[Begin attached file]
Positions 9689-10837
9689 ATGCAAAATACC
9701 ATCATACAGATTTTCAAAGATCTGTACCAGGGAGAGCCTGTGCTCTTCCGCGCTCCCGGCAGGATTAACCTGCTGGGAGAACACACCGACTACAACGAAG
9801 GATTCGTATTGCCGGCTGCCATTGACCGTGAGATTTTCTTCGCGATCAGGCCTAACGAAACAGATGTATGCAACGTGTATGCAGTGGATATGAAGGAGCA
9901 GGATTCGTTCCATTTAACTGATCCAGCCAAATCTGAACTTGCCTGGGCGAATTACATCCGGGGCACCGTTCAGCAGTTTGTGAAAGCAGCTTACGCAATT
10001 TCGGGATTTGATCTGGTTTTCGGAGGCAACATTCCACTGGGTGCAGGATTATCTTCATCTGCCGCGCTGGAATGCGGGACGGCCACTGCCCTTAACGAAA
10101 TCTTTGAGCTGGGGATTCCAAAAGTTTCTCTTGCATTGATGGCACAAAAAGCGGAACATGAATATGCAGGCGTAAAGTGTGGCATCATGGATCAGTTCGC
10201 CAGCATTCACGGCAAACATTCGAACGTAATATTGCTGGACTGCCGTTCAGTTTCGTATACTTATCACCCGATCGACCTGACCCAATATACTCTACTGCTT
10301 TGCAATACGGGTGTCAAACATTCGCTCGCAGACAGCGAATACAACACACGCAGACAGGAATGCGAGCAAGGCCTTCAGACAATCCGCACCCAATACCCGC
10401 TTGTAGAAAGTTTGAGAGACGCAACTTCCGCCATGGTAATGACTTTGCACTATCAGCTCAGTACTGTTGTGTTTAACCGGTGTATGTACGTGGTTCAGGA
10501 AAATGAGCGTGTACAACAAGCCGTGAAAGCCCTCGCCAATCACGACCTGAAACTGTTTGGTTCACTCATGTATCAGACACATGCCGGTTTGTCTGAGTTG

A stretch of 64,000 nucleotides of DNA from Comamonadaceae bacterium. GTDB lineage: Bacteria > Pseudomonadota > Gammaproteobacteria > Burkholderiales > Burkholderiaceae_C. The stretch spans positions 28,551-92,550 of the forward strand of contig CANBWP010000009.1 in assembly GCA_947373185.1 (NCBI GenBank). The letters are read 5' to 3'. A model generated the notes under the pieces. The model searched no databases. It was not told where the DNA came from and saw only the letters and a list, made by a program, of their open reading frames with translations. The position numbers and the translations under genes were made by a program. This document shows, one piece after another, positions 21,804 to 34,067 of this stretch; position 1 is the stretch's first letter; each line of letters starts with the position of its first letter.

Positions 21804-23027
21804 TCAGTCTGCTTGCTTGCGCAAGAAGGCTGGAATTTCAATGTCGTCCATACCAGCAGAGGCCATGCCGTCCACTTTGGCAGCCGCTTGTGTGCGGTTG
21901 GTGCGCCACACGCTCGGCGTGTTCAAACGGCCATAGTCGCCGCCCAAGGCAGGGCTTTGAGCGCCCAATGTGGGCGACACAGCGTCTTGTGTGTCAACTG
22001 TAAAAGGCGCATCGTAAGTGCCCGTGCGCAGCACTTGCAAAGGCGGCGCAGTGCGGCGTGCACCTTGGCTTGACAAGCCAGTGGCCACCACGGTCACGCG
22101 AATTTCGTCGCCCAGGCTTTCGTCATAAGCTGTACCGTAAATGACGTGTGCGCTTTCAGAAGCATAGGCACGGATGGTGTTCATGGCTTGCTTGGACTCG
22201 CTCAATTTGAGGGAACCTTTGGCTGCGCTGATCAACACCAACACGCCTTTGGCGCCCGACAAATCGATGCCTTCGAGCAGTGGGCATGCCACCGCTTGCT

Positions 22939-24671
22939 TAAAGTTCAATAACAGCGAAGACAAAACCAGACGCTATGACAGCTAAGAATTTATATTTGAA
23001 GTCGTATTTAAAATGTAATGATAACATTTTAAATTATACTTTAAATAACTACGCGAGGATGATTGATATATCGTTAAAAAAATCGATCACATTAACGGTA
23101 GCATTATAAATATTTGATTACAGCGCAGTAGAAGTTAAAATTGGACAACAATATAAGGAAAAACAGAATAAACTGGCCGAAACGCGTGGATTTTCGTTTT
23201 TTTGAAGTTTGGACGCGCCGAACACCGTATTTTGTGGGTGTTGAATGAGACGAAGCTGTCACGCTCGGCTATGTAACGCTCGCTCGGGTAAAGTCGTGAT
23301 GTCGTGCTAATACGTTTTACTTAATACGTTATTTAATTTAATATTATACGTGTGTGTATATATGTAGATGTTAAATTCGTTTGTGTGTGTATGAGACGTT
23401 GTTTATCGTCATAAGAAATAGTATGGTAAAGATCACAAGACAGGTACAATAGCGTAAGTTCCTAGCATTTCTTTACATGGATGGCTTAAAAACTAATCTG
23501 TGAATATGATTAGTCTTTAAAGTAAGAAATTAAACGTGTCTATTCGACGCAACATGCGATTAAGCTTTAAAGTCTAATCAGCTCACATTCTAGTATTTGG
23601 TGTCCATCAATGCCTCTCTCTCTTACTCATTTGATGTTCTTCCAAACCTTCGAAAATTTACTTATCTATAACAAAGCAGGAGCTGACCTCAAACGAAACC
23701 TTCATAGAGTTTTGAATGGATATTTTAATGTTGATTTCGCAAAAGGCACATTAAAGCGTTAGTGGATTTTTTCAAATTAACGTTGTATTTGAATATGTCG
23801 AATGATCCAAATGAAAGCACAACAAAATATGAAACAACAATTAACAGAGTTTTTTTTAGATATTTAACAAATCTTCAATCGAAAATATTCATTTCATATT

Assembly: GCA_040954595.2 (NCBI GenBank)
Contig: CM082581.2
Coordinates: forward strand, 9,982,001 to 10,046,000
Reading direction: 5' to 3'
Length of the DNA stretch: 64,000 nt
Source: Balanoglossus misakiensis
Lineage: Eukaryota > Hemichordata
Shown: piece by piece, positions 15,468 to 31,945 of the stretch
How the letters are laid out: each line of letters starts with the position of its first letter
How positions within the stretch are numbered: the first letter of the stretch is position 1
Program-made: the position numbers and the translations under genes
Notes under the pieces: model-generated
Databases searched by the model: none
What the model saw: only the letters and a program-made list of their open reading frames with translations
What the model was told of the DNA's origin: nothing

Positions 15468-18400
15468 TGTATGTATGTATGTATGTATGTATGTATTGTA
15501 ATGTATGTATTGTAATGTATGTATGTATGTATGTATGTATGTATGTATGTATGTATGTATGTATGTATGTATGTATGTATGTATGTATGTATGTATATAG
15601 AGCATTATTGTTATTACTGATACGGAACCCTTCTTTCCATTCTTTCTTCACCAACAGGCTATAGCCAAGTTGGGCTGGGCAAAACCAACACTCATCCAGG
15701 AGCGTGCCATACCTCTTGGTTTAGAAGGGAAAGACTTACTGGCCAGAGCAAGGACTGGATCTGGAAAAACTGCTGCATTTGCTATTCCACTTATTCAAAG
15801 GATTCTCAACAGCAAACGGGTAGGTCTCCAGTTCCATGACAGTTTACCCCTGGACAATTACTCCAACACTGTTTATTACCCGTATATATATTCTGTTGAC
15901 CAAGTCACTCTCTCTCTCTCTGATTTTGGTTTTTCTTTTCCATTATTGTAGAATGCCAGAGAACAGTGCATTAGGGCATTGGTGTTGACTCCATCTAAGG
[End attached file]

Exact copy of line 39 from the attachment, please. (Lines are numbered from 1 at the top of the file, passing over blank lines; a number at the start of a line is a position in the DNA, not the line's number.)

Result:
How positions within the stretch are numbered: the first letter of the stretch is position 1